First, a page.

The difference of quality between knifes is night and day.

I have Victorinox and a Zwilling & Heckel 8 inch chef knifes and while Victorinox is good, the other one is just amazing.

20. If you’re a lady, you get it.


It’s hard enough getting one that fits properly.

I hate that my bras are so damn expensive.

I recently tried a $15 Bali bra because I didn’t want to spend another $60 on one bra.

I seriously could not believe how bad it was.

Now I remember why I always buy expensive bras.

21. Truly life changing.

Work boots.

On your feet most the day, out in construction or sketchy areas for your feet? A great pair of work boots makes all the difference in the world.

Thorogood is the brand of boots that changed my perspective on just how important great footwear truly is.

22. Northerners get it.

A winter coat and winter boots are SO worth the investment. You could get four or five good winters for your money.

I used to buy cheap, especially the coats as a good one can be costly, but a really warm, waterproof coat for winter makes the commute that little bit easier and life that little bit cosier. Sturdy, water-proof boots are also a great investment – no more cold toes and wet socks and the expensive ones really do last well.

I’m due a new coat for this winter and I’ve already started to put a little bit aside each paycheck for it.

23. One of the best decisions you can make as an adult.

Toilet paper.

My wife and I got 5 ply once, and now there’s no going back…

24. Anything that could give you a disease.


The Hepatitis C outbreak in my neighboring county was traced to a single tattoo “artist”. He made a tattoo gun out of an electric toothbrush and some fine guitar wire, and would take it to parties to give strangers tattoos (get a tat to commemorate this epic party brah!).

He had HepC himself, and would always go first to prove how good he was. He sterilized the needle with a lighter, but he double dipped the ink, and managed to give dozens of people HepC. They eventually sent him to prison after he 1. killed someone via sepsis from a seriously infected tattoo, 2. traded tattoos for s^x from underage girls.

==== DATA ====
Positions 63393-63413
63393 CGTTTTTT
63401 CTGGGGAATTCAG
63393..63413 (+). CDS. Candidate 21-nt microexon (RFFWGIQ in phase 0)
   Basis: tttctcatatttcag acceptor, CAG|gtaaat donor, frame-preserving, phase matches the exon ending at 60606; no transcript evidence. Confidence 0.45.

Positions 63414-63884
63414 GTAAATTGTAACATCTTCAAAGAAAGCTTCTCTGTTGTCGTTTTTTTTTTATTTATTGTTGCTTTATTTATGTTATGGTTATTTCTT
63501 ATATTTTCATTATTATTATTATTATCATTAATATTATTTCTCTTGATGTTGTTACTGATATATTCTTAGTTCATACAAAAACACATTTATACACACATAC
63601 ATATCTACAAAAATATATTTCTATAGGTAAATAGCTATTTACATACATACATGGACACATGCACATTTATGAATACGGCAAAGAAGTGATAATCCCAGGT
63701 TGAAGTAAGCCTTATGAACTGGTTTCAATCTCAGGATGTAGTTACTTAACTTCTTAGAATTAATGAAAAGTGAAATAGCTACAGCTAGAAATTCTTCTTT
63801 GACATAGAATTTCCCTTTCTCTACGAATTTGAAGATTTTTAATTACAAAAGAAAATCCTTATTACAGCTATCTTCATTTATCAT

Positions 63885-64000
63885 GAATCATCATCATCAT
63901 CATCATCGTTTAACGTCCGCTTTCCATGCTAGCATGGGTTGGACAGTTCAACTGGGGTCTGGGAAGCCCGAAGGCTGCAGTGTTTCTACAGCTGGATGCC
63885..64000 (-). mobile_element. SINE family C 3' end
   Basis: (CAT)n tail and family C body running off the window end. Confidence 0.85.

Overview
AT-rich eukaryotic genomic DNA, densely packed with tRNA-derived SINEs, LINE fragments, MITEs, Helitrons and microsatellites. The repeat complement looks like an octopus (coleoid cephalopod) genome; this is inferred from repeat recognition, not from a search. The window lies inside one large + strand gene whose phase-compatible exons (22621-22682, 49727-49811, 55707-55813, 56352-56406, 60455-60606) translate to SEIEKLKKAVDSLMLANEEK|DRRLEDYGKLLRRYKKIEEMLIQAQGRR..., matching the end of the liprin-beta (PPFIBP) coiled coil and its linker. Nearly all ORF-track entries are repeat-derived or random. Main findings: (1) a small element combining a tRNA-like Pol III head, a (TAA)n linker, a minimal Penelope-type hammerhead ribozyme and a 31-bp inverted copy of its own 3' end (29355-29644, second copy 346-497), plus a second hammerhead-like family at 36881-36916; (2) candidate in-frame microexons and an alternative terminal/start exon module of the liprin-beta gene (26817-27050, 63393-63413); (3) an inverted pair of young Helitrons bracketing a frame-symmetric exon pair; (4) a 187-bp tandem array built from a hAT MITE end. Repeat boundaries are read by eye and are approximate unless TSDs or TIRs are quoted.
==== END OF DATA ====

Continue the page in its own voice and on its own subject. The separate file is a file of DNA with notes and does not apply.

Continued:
The news story about his arrest didn’t mention his name, but the Facebook comments were full of shit like “I bet it was <his name>, he gave my sister HepC”.

25. You can tell instantly, too.


Suffered for two years because a 500 count was 2 bucks cheaper and I was to stubborn/cheap the throw them out.

Hate the cheap ones that the cotton just falls off the tips when you look at em.

26. It will last forever.

PSU for a computer, get one from a reputable brand, not the $15 from some random brand no one has heard of.

If you cheap out on a power supply you’re asking for it to fail and take other components with it.

The PSU is also basically the single most transferable component. PSU standards haven’t changed in a while, and although there some push to switch to the 12v standard there doesn’t seem to be much interest (unsurprisingly) at the consumer level. When I bought my PC a few years back I overspeced my PSU specifically so that I could keep using it if I got a more powerful GPU, a good PSU will last so long.

27. Good sleep is priceless.

Pillow. $150 but feels like a poofy cloud.

Have had it for 2 years now, so less than $.25 a day and going down.

Down fill, gusseted sides, and a decent fill weight are a recipe for success.

If it gets a little low just punch in the sides and back to floof.

28. You spend a lot of time in there.


If you have only bought shitty cheap beds your entire adult life, save your money for awhile and buy an awesome bed. That purchase can change your life. For real.

When I was young I had a cheap bed and the metal would rust and break. Then it would poke thru the cloth and into my skin. I would lay blanket after blanket on top of the mattress until I couldn’t feel the sharp points anymore. After I got older and started working I bought an expensive bed. Its one of the best decisions I’ve ever made.

29. It’s between you and the elements.

Camping tents. I’ve been Chinese water tortured on a rainy night in a cheap tent one too many times to ever skimp again.

Just outdoors gear in general. Cheap stuff will break when you need it most. There might be a few acceptions but for the most part avoid the cheap crap you get from places like Walmart or aly express

30. You only get one pair of feet.

Shoes. Mostly running shoes but all shoes really.

I only buy on sale items… Of name brands. So they could be a season or two old butt I’ll never buy the fresh new pair.

31. There is no other mac&cheese.

Tampons. OB or nothing


I love No Name brand stuff but I always get name brand Kraft Dinner!

32. You want those things to last.

I won’t buy the cheapest electronics. Mid-range or higher is what I look for.

Direct replacement warranties aren’t too bad as long as the price is reasonable. I used to use them for cheap earbuds because they would always stop working during the warranty period, and I’d get a no-questions-asked replacement.

The local GameStop equivalent (EBGames) has an interesting replacement policy on controllers. You can buy a $70 controller, and then pay $15 for the in-store replacement warranty. If/when they replace it as part of the warranty coverage, you can purchase the warranty again on the new controller for $15 and repeat that again towards the end of the warranty period again and again.

My only guess is that they make more profit off of selling those warranties and refurbishing/selling used controllers than they do on selling new controllers.

33. Lieutenant Dan tried to tell y’all.

Socks. No more cheap socks for me.

From now on I only buy socks made from 100% merino wool.

Typically Darn Tough socks since they have a lifetime warranty.

I agree with most of these, and I think tennis shoes are at the top of my list.

What do you always splurge on? Tell us why in the comments!